We need your help to completely bury the Northern Pass . . . to either bury the project as proposed so that it never sees the light of day or bury the transmission lines completely underground along existing north-south transportation corridors. Either outcome is only possible if we can count on you to help keep New Hampshire landscapes from being permanently scarred. Eversource and Hydro-Quebec want to build more than 40 miles of new transmission line in northern New Hampshire. They want to impact three conserved Forest Society Reservations. They want us to accept their insulting offer to bury only one third of the 190-mile line, leaving most communities along the route with unwanted visual blight. They want to cut closer yet to homes, playgrounds and schools. They want to take something from all of us.
The allure of potential profits makes it hard for Goliaths like Eversource (formerly Northeast Utilities) and Hydro-Quebec to listen when regular people say no. Instead, their response is often to hire more lobbyists and more lawyers in an attempt to impose their will on citizens.
Together, however, we are not defenseless and the time has come to mount that defense.
To ensure that the legal process does not ignore those who care deeply about New Hampshire’s scenic landscapes and conserved lands, today we need to raise $750,000 for the Trees Not Towers Defense Fund. If you want to help stop Northern Pass once and for all, please give today.
The Forest Society has legal and ethical obligations to defend conserved lands from unnecessary commercial development like Northern Pass. But we must be prepared. The Trees Not Towers Defense Fund will enable us to pay for the attorneys, expert testimony and other associated costs involved in a serious engagement in the formal permitting process and the legal defense of conservation lands, including those that block the Northern Pass route.
With your help we can bury the threats Northern Pass represents:
- The threat to the scenic–and in many places historic–landscape we all enjoy (see tower heights graphic).
- The threat to property rights.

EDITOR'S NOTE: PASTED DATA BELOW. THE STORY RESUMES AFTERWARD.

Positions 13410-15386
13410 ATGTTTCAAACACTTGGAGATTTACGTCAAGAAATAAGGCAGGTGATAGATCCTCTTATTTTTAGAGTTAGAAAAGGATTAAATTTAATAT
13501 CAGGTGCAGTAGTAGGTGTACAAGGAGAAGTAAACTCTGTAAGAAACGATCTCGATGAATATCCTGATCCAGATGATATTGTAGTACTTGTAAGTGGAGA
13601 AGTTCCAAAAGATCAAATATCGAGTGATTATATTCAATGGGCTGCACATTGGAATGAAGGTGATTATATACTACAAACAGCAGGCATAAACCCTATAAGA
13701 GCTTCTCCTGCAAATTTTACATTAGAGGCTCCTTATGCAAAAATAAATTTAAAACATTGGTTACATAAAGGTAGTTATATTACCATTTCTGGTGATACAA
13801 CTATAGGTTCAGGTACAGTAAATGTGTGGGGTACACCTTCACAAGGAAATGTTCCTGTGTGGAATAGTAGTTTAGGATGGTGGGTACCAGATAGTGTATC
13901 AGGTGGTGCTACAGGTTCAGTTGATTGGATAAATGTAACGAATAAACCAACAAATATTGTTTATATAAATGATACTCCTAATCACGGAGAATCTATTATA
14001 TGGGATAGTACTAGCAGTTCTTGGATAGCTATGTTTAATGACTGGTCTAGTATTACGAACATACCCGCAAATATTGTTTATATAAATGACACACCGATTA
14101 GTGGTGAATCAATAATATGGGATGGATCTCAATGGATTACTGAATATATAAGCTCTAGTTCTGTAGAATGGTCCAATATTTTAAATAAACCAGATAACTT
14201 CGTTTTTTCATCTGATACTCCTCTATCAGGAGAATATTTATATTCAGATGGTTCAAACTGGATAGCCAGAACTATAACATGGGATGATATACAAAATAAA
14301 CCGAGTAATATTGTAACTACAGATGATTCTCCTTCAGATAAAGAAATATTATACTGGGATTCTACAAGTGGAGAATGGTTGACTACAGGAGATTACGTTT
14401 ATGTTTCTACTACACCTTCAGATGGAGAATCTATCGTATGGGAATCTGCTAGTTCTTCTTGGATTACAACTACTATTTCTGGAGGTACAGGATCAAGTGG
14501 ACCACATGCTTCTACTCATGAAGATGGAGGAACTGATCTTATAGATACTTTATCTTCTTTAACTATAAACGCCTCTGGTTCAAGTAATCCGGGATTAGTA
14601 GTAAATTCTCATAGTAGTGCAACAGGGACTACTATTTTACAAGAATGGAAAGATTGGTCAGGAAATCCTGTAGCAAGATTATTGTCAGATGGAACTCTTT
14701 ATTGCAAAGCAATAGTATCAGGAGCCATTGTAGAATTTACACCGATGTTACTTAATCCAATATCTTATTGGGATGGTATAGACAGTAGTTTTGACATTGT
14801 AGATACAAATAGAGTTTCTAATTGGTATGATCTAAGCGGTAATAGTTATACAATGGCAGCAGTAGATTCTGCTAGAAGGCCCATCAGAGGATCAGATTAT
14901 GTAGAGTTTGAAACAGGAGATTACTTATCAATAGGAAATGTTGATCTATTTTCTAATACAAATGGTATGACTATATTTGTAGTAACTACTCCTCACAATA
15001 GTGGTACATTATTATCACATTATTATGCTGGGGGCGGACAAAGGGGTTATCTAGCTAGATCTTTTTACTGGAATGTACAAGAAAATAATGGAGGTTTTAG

- The threat to lands specifically conserved to prevent commercial development and transmission lines.
- The threats to wildlife and natural resources from direct environmental impacts from construction and ongoing maintenance of overhead lines, including 500 miles of new roads.
- The threats to our economy and property values, as evidenced already in our real estate industry.
We need your contribution today to help us defend New Hampshire and our quality of life. None of us can afford to stand by and let Hydro-Quebec, in partnership with out-of-state corporate interests, destroy what we value.
Four years ago, I wrote to you to ask for your help in protecting New Hampshire’s landscape from what was then a new proposal marketed as “Northern Pass.” At that time Northern Pass predicted that they would be building the proposed line by 2014, erecting some 1,100 towers across 180 miles of our scenic state. Thanks to you, that prediction has not come true. But we need your help once again.
Three years ago, thanks to your help, the New Hampshire legislature passed and then-Governor John Lynch signed into law a bill making it clear that private transmission projects like Northern Pass cannot use the state’s power of eminent domain to take land and rights from landowners without their consent.
Two years ago, thanks to your help, we announced the successful completion of the first of several conservation easements undertaken by landowners to deny Northern Pass legal access to their proposed route. Without eminent domain, Northern Pass does not have a legal means of building what they propose to build.
One year ago, we worked with partners to change the permitting process to give communities and private landowners more say in what happens when corporate interests show up on our collective doorstep looking to advantage themselves.
Northern Pass has yet to adequately explain why other transmission developers are able to propose and build underground lines that will deliver electricity from the same source in Quebec to the same markets in southern New England and in New York. In Maine, Vermont, and New York, multiple underwater and underground proposals for new transmission using new technology are on track.
In the meantime, Northern Pass adjusted their proposal to include burial of the line where it would pass through the White Mountain National Forest. It's a start, but it's not acceptable for Northern Pass to bury only one-third of the line while leaving most communities along the route with unwanted towers as high as 155 feet tall.
A draft Environmental Impact Statement was published in July by the federal Department of Energy. The DOE is now reworking the draft to reflect Northern Pass's adjustments. Despite the overwhelming opposition to their proposal, Northern Pass has submitted its application to the N.H. Site Evaluation Committee, which will review the proposal over the coming months. The time to act is now. We must be prepared. We’re worth it.
Our landscape and our lifestyles are at risk. With your help, New Hampshire won’t be the site of the last overhead transmission line to ever scar the landscape. Act now and help us bury Northern Pass. Please give generously to the Trees NOT Towers Defense Fund today.
For more information, contact Susanne Kibler-Hacker at firstname.lastname@example.org or 603-224-9945.